Recently, interest has developed in deep chilling or supercoiling. Deep chilling offers several potential advantages, principally the ability to extend food storage life from days to weeks. The presence of ice crystals in deeply chilled products could help to maintain acceptable temperatures throughout the chill chain.

Recent developments in EC (Electronically Commutated) fans, electronic expansion valves, and controls have also provided energy savings. Considerable energy savings are possible by optimizing defrosts. The use of passive or ‘off-cycle’ defrosts has become the preferred method to defrost chilled retail display cabinets and chill rooms. In frozen cabinets and rooms, off-cycle defrosts are not possible as the evaporator temperature never rises above 0°C. However, large amounts of energy are wasted during the electrical defrost process. This has been estimated as being as high as 85 per cent of the defrost energy in frozen retail cabinets. Defrosting the evaporator only when necessary can, therefore, save considerable amounts of energy. Recently, work has shown that thin, electrically-conductive films applied to surfaces and heated with milliseconds-long pulses of electricity can make ice melt from surfaces (http://engineering.dartmouth.edu/thayer/research/ice-engg.html). If this technology can be economically applied to evaporators it has the potential for low energy and efficient defrosting.

Using modern insulating materials and protection can also reduce heat loads across insulation and through doors. With thermal conductivities up to five times lower than typical polyurethane panels, vacuum insulation panels (VIPs) offer enhanced thermal resistance for the same or even reduced thickness. Once production costs are reduced they have potential in many sectors of the food industry. Decreasing the area available for air exchange will reduce heat gain through doors. This is commonly achieved by use of strip or air curtains that can have varying effectiveness to air movement of up to 0.85-0.9. However, air curtains must be correctly fitted to achieve high effectiveness and strip curtains well maintained (Foster et al, 2003). The use of automatic doors, rapid roll doors and doors with airlocks all reduce door opening times and therefore heat loads. If airlocks are dehumidified this will reduce the latent load on the room further reducing the heat load and also the energy required to defrost any of the moisture frozen onto the evaporator.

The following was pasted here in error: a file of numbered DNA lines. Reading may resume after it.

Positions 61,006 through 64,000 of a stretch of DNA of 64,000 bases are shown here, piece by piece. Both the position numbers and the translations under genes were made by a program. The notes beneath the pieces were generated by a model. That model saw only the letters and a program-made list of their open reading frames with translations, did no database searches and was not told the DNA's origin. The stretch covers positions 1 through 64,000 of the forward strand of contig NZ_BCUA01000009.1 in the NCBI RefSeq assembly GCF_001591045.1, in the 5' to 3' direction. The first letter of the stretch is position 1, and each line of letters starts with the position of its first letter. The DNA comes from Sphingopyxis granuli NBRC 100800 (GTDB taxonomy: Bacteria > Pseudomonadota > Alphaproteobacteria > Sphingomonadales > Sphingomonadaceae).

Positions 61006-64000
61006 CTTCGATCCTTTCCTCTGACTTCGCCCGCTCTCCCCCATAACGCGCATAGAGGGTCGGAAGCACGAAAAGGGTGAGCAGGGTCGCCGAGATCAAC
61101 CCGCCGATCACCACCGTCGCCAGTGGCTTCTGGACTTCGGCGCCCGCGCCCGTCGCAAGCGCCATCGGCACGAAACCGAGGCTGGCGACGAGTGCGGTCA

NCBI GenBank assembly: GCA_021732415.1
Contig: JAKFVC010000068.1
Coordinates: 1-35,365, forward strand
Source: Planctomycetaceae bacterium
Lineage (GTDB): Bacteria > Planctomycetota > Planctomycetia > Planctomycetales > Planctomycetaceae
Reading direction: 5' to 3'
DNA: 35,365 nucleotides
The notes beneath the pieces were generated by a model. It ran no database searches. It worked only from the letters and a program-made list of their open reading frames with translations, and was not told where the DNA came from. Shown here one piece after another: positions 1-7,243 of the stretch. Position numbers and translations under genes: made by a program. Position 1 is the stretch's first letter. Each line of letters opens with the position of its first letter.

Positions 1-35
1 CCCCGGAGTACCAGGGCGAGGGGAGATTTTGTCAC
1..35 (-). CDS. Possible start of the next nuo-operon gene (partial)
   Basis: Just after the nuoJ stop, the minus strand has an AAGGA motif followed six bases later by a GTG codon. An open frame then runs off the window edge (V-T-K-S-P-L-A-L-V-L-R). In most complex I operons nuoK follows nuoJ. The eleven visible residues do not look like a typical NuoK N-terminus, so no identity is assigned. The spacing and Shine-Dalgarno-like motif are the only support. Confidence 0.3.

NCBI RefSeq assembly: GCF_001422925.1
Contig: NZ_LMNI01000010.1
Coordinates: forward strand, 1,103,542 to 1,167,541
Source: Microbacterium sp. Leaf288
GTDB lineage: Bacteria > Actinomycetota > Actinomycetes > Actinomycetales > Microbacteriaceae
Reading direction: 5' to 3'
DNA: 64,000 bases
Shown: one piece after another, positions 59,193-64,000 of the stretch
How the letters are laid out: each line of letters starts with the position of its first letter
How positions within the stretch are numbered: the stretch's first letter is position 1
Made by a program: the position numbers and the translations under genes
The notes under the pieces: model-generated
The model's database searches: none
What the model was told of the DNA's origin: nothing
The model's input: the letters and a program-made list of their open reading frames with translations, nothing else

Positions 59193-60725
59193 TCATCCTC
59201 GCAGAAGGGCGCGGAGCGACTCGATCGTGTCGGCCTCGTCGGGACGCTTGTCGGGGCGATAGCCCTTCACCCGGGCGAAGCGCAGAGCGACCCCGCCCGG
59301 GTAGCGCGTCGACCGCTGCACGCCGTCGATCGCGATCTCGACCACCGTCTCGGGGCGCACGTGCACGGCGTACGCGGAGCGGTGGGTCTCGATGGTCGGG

Future refrigeration technologies

Other long-term options have also emerged over the last 10-15 years. Several novel technologies have potential as chilling or freezing technologies of the future. Of these, acoustic/Stirling and magnetic refrigeration have undergone developments in the USA, Europe, and the UK. Work is just beginning to commercialize small (domestic/small commercial) acoustic/Stirling systems at Pennsylvania State University and small (domestic) magnetic refrigerators at Ames Laboratory in the United States and Camfridge in Cambridge (UK) (Wilson et al, 2007). Other technologies such as thermionic and magnetic resonance freezing are still only small scale and are only likely to be suitable for commercial chilling or freezing in the long-term perspective.

The downside of many of these new technologies is the initial cost and availability. Currently, many technologies are not fully developed. A common dilemma is the assessment of initial cost versus lifetime costs. With the recent increases in energy costs, this has placed a greater emphasis on lifetime running costs of equipment and this has begun to make alternative technologies with higher initial costs more attractive.